Pommie

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Out of curiosity, do you have details of the nichrome bridges? Diameter and length would be nice.

Mike.
 

dr pepper

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You need a resistor in series with the fet gate to limit current from the 555 and so as not to try and switch it at too high a rate, 10 ohm ought to be ok.
Also a 100nf decoupling vap across the power pins of the 555 might help, and a 10nf from pin 5 to ground, also route the wires to the inductor and output ground direct to the power source and put a 100uf or 470u cap across the source, and route the power supply lines to the 555 separately back to the power source, basically everything to the right of the 555 with its own power lines, and everything to the left with its own power lines back to the supply/battery.
If you wound the inductor its windings must be tight and close to the core, its leads to power and the fet drain must be short, to avoid parasitic oscillations.
 

eyeofjake

New Member
Bingo. We are building a custom electric match ignitor to kick off our blasting caps. This is also our detonator for several other prototype weapon systems we are using. Unfortunately, we are still a new company and don't have the funds to buy high end blasting machines that run 2-3k a piece. Pretty ridiculous.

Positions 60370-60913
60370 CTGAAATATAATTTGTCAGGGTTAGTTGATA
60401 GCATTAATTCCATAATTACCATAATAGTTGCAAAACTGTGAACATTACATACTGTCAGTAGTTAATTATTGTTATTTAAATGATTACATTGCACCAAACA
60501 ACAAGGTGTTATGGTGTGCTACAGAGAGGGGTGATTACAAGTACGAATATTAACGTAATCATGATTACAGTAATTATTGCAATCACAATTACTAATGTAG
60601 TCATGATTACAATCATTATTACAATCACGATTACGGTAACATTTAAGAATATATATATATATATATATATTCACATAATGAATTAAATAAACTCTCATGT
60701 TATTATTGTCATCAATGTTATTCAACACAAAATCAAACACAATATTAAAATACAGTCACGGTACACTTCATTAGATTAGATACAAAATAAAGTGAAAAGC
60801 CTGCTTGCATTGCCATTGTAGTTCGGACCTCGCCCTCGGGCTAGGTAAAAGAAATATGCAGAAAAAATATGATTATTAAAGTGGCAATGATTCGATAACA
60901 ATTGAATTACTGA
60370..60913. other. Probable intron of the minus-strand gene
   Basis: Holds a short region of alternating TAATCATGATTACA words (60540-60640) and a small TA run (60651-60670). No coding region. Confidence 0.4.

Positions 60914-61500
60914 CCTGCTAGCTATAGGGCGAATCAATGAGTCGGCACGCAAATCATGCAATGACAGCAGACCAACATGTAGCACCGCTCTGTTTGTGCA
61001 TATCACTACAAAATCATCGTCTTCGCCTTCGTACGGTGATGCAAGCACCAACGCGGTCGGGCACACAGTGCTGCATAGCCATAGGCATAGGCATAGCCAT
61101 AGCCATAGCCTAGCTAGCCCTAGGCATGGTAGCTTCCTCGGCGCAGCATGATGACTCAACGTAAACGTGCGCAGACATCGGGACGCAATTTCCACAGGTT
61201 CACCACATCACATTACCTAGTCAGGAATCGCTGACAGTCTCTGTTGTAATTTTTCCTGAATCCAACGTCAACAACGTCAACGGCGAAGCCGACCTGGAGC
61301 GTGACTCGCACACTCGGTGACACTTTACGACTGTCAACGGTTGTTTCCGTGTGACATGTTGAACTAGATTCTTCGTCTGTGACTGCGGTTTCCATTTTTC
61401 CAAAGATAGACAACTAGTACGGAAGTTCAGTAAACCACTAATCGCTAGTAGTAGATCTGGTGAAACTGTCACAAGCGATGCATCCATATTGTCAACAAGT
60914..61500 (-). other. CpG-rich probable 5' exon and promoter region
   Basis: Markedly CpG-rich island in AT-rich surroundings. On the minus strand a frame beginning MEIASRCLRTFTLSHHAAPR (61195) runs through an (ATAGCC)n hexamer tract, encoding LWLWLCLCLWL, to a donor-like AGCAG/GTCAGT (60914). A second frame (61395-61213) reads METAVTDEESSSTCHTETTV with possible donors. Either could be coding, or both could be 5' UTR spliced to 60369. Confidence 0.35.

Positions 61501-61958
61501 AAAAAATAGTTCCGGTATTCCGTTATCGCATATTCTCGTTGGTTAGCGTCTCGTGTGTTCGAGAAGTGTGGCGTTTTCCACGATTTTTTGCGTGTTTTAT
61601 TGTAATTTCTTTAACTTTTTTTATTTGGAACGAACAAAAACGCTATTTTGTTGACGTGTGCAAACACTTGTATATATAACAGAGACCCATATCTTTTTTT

The nichrome bridges will be 4-5 mm in length of 28 or 30 gauge wire connected to 22 gauge copper wire placed into the initiator compound.

OK, so put a resistor in line to the gate of the MOSFET to drop the current, cap across the source to the 555, and a cap to ground out pin 5. I did solder a pins 2 and 6 together with a piece of wire as they are pulling the same voltage from the resistor. I wonder if they are getting shorted.

I did wind my own toroid. Ran the math and got an inductance of about 2 mH give or take. I'll swap it out for an inductor I extracted from a compact fluorescent bulb. Perhaps that should help.
 

Willen

Well-Known Member
Don't the 555 need a high voltage spike protection came from the inductor?